Thursday, April 18, 2013...9:00 am

Thatcher funeral – why Twitter sentiment analysis is nonsense

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UPDATE: See the detailed methodological comment from Francesco at Pulsar TRAC for evidence that the Thatcher Funeral Twitter sentiment analysis referred to here really is super accurate.


We still haven’t quite managed collectively to leave Margaret Thatcher’s death behind (don’t worry – I’m sure it will pass eventually). At the moment we’re in the weird meta analysis-of-the-analysis stage that will hopefully soon disappear up itself.

But of course I’m going to add to it while it’s still here – I wouldn’t want to disappoint you.

So – Twitter sentiment. Today’s post on Campaign’s Wall Blog tells us that “social media remained negative during Thatcher’s funeral” and comes complete with some Twitter sentiment analysis infographics from digital meejah agency Face.

Twitter sentiment analysis is the kind of data analysis that journalism loves. It looks terribly serious and authoritative, but is actually just a record of random wittering by anyone at all. And because it’s all on Twitter you don’t even have to go out and vox pop strangers in the high street.

But here’s the problem. How do you actually tell what the sentiment of the tweets is?

The Thatcher funeral analysis is all a PR effort by Face to push its shiny new Pulsar TRAC social meejah analytics tool (oh, all right – I wasn’t going to put in the link, as I know it’s what they’re angling for, but here it is to save you the search).

It seemed to find a lot of negative sentiment – even, if the graphic above is to be believed, among Sun readers. I find this dubious.

As an experiment, to see how well such things worked, I used a low-rent alternative – the free Tweetfeel sentiment analysis site to analyse the sentiment of Tweets matching the search term “Thatcher funeral”. How did that go?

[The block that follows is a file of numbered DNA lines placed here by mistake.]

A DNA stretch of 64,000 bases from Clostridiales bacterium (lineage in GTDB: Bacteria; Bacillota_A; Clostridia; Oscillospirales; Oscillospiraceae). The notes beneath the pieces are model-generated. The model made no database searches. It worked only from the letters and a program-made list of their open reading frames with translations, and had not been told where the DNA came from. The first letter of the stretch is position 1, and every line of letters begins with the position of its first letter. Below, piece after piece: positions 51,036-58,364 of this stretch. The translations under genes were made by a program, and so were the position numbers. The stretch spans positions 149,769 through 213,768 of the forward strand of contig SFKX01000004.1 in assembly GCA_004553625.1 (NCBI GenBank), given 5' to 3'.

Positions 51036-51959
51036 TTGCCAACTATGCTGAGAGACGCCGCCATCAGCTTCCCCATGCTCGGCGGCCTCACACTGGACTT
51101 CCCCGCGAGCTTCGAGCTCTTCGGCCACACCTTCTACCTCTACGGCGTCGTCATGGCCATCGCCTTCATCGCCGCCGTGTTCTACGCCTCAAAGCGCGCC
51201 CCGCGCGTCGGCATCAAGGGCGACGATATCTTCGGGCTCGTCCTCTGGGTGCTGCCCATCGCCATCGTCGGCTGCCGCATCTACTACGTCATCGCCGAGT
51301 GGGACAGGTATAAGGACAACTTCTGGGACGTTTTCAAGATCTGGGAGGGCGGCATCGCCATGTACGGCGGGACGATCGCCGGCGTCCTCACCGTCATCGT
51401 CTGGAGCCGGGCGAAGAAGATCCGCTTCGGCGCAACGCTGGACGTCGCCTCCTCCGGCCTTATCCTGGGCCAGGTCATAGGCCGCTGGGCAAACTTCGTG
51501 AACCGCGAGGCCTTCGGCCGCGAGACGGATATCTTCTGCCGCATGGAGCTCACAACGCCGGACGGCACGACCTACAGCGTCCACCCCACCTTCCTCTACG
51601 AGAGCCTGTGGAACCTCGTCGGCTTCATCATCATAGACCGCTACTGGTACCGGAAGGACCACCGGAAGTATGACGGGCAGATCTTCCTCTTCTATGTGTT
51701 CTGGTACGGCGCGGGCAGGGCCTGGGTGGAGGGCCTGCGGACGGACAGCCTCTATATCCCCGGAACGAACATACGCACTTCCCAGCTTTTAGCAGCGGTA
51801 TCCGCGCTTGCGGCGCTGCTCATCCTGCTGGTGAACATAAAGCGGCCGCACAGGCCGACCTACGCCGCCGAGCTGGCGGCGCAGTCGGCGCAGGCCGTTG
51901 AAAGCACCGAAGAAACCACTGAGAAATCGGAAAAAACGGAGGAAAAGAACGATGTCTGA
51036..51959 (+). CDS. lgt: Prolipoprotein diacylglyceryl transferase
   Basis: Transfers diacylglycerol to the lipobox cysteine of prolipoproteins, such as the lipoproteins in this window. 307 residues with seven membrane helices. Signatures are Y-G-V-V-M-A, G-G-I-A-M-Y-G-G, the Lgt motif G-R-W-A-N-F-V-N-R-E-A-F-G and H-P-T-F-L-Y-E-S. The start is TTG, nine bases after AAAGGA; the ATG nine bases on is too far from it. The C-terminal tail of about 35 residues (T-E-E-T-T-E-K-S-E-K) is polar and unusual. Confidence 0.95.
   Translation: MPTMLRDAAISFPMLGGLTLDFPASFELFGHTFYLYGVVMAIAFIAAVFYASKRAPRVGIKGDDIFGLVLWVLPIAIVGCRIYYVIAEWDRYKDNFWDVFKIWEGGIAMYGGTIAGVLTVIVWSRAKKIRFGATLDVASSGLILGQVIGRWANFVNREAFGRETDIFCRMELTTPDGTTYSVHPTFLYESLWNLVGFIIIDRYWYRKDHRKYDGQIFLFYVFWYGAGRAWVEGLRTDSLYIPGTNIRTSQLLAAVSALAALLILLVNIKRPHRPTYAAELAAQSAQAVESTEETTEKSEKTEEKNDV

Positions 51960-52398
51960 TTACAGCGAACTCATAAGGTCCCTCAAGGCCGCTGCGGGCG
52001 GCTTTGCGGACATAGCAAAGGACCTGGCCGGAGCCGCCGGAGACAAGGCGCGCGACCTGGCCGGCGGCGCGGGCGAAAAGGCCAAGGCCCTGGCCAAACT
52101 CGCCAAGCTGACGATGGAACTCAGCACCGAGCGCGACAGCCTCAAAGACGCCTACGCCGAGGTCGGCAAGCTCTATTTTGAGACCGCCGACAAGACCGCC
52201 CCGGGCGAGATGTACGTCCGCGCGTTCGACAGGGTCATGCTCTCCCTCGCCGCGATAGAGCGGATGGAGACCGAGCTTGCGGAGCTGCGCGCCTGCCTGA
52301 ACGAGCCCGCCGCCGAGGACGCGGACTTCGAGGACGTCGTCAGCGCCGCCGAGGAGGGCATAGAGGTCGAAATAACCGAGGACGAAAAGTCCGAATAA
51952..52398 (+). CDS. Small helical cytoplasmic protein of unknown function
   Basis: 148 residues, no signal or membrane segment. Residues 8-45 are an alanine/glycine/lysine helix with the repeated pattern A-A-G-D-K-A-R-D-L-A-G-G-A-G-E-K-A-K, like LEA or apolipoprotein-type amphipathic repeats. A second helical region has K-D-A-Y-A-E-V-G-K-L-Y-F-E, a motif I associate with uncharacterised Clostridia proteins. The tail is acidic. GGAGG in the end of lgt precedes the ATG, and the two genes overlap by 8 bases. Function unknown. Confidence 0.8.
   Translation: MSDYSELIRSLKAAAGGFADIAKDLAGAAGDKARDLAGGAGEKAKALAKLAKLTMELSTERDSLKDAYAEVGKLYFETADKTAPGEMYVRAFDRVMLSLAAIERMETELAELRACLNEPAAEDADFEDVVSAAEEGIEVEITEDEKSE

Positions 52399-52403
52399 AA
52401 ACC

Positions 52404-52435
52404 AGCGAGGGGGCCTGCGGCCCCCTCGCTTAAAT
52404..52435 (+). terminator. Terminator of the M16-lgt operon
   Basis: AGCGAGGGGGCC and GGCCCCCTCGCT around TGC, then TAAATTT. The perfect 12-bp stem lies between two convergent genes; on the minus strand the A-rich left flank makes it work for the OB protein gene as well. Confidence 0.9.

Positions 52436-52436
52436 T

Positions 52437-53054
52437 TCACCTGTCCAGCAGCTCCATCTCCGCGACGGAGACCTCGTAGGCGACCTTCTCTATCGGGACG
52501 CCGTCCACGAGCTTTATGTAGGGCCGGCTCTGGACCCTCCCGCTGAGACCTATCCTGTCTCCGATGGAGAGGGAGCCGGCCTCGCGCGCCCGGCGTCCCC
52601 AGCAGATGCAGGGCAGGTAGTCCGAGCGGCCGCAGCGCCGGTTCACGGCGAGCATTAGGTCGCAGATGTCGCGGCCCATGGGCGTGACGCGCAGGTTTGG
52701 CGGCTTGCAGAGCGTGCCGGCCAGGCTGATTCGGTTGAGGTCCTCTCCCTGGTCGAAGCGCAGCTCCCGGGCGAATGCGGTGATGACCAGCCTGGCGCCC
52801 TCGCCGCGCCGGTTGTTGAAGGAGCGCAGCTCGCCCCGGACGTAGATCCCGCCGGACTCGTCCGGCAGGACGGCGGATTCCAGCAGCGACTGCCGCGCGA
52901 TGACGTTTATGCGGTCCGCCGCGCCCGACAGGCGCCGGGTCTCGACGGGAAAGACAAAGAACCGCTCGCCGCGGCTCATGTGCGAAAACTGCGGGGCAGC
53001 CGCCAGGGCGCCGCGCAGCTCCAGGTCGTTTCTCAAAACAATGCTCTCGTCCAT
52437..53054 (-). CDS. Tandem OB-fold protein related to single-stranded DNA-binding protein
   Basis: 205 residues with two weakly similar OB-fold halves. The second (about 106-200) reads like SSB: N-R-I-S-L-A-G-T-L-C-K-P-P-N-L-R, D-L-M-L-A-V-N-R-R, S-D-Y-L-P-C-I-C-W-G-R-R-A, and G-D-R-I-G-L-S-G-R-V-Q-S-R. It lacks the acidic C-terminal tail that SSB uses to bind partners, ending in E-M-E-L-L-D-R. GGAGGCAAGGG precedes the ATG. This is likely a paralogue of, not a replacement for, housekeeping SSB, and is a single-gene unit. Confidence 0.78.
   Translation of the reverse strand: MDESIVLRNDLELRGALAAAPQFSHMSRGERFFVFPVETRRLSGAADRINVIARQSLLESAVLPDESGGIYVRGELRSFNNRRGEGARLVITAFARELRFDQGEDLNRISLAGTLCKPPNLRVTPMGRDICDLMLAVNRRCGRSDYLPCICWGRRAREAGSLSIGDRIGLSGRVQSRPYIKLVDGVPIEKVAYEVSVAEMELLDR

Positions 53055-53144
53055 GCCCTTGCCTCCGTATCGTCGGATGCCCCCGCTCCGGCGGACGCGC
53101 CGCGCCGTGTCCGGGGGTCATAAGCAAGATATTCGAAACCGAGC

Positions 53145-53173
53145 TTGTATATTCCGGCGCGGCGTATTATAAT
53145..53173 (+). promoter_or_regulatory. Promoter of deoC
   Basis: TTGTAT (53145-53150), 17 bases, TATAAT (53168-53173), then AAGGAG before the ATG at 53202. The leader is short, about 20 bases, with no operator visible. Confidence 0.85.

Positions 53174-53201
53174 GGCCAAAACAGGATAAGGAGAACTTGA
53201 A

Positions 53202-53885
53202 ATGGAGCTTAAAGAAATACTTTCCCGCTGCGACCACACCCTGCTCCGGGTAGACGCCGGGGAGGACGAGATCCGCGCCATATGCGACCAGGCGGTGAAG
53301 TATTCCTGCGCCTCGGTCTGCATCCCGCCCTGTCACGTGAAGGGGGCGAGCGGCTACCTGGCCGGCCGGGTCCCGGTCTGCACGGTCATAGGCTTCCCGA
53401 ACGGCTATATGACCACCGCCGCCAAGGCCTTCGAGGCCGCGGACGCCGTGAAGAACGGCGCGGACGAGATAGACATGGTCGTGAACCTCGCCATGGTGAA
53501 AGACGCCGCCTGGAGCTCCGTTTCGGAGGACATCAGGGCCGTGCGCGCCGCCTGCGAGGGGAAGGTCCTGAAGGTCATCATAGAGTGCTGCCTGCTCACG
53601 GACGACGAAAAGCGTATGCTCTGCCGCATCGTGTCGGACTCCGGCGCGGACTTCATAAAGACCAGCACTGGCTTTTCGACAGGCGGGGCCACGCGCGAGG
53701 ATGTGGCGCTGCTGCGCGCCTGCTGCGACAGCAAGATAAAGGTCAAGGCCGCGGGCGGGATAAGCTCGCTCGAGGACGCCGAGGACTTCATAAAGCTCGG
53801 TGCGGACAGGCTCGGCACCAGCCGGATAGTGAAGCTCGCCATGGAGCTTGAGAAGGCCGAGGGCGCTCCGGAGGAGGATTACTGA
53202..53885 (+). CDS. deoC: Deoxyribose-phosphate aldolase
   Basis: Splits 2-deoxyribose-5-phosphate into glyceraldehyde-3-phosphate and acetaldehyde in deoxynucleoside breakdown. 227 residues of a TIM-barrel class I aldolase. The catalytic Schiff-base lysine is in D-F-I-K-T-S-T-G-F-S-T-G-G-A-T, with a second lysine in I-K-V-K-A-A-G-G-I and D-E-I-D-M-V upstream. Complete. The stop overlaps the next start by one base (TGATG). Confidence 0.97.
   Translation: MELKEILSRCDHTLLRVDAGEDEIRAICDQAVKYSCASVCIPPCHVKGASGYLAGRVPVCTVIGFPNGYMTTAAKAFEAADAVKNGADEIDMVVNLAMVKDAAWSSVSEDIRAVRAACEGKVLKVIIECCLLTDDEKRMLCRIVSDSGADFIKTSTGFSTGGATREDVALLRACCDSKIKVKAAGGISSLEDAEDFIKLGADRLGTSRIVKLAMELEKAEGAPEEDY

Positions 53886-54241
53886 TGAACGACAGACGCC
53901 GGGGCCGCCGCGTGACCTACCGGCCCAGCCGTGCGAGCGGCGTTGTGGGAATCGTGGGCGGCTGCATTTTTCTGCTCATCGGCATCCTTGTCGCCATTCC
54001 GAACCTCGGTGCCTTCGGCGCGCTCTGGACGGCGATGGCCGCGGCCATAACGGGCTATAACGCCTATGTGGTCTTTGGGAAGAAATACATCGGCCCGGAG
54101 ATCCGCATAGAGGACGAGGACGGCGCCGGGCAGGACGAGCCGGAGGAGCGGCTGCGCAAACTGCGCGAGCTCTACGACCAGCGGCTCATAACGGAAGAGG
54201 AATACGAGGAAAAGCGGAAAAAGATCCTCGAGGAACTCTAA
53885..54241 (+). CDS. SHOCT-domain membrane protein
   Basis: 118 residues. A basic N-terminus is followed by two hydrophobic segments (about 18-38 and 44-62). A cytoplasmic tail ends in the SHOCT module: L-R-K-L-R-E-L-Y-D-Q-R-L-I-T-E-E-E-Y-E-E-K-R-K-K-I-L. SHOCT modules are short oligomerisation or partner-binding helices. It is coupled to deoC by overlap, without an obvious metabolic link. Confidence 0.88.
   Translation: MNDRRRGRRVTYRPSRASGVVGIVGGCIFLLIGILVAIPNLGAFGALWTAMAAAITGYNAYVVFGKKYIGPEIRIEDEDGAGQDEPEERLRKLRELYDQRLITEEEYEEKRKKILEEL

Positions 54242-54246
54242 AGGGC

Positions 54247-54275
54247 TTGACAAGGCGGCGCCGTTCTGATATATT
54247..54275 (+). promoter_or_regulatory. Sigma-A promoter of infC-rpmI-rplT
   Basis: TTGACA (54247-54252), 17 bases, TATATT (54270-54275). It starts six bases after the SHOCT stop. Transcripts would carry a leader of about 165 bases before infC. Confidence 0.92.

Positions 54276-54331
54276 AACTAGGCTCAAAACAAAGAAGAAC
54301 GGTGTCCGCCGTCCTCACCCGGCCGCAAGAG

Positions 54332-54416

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Like this: “30” positive; “34” negative, making up (I’m guessing – the site is a bit vague) 53% of all Tweets meeting the search criteria.

But hang on – what are those Tweets actually saying?

Here’s one that gets a “negative” from Tweetfeel:

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“Disappointing: Obama will not send a representative to thatcher funeral”

Uh – that sounds like a negative to lefty Obama, not the Great Leaderene. Sounds like that should have been a big thumbs up for the funeral.

Or this one that gets a “positive”:

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“@frankieboyle commentary on #thatcher funeral is funny as fuck!”

You know, I’m imagining that’s not going to be as respectful as Tweetfeel seems to indicate.


In all, of the 63 Twitter sample, 9 Tweets of the 34 marked as negative by Tweetfeel were actually positive for the funeral, while 8 Tweets of the 30 marked as positive were really negative. (Here’s a link to a grab of the actual results so you can check yourself. If you have no life.)

I know what some of you may be thinking: “that kind of evens it out – the analysis is really accurate!”. But data shouldn’t work that way. If more than a quarter of the Tweets were analysed incorrectly, that should put the kibosh on Twitter analysis being anything other than a waste of time.

Now, as you will have spotted, I wasn’t using the shiny Pulsar TRAC tool – maybe it has fantastic algorithms to interpret what those 140 characters really mean, so it’s as accurate as all get out. But maybe it isn’t. Bear that in mind when you see journalists going squee over the next Twitter sentiment infographic…

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